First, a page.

Yglesias Award Nominee
"I find the reaction to [Romney's] remarks last night a little dismaying. Do conservatives really want to tie themselves to the position that the surge is not only working, but that there can be no doubt on the score and that anyone who acknowledges the existence of doubt is a heretic? As for Romney's looking forward to a possible troop drawdownsomething Bush has also done!what's our bottom line there? Do we want troops there forever? Is that what conservatives should want Republicans to campaign on next year?" - Ramesh Ponnuru, NRO.
Ponnuru is onto something. Does the GOP really want to claim the position that the surge has "worked", whatever that means? Do the Republicans really want to campaign on that message - an indefinite, prolonged occupation of Iraq? Almost all the candidates have now locked themselves into that position. I fear it is hopelessly utopian. There is something desperate and unseemly about all these high-octane declarations of "success" in Iraq, when the evidence for such success is extremely thin, and largely irrelevant to the fundamental task of putting the country back together again. My own view is that the surge simply cannot do what it was designed to do, because it isn't nearly large enough and came far too late. If I'm right, then we are going to have a terrible 2008 - as violence engulfs the country even while the US claims victory. The current Hewitt-style message - "We're winning! All critics are traitors and hate the troops!" - may rally the ranks now, but at the risk of a wipe-out when the bottom falls out of this alleged turning point as well. At that point, which of the GOP candidates will have any credibility on foreign policy? They'll be in the "last throes" land that has consigned Dick Cheney to deserved ridicule.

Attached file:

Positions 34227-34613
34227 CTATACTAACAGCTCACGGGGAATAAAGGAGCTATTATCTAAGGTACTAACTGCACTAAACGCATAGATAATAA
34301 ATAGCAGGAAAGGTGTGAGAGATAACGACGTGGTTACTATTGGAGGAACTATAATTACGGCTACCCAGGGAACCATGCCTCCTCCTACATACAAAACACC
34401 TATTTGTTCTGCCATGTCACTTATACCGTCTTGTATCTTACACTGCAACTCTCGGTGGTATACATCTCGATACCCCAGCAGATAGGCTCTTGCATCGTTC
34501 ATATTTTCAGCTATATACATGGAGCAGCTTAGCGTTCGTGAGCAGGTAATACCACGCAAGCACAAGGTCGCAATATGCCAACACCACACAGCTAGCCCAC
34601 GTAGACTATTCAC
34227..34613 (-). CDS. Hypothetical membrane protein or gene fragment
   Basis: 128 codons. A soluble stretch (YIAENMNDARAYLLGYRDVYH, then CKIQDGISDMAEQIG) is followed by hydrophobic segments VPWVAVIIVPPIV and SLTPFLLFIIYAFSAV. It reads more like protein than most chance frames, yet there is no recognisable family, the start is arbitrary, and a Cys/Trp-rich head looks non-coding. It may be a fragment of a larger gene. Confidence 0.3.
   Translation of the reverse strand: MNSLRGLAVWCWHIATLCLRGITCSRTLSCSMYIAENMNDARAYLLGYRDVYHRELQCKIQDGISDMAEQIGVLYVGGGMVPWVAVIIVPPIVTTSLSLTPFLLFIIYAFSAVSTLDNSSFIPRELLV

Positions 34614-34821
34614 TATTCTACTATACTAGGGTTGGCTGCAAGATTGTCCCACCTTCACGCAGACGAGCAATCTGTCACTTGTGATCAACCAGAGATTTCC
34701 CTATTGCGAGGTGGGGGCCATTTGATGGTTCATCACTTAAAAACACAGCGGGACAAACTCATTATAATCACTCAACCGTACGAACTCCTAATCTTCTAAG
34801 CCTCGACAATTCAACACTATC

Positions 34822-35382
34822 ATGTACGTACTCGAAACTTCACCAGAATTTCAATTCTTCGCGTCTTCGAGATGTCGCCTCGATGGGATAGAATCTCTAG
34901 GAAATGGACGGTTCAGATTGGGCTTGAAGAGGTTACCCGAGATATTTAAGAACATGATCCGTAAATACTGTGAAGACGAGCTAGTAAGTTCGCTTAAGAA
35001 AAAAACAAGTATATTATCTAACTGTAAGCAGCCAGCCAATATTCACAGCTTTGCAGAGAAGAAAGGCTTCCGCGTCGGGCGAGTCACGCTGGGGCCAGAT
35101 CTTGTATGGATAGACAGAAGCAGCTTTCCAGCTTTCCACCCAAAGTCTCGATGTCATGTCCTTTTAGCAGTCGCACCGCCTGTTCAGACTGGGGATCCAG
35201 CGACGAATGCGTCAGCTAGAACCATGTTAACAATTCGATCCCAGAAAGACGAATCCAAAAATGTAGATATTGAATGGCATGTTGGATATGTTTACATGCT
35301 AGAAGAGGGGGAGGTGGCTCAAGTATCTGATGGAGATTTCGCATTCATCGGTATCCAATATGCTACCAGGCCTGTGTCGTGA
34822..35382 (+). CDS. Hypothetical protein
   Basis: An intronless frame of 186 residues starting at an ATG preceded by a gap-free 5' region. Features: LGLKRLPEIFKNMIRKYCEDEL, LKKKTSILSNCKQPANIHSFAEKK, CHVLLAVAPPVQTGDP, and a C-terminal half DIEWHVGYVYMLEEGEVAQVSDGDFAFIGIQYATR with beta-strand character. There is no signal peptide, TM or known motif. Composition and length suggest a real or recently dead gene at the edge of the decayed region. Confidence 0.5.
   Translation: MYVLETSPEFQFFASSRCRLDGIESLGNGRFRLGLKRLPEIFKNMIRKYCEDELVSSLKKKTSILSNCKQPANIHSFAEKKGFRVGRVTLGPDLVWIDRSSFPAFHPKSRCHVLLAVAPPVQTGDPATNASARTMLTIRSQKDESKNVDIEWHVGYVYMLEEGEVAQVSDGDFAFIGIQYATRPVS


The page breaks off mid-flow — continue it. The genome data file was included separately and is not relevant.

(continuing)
The premise of the current GOP position, in other words, is that Iraq is on the verge of improvement. I'm sorry but I don't see it. If I'm right, the GOP is throwing itself off a cliff. At least Ramesh sees the possibility.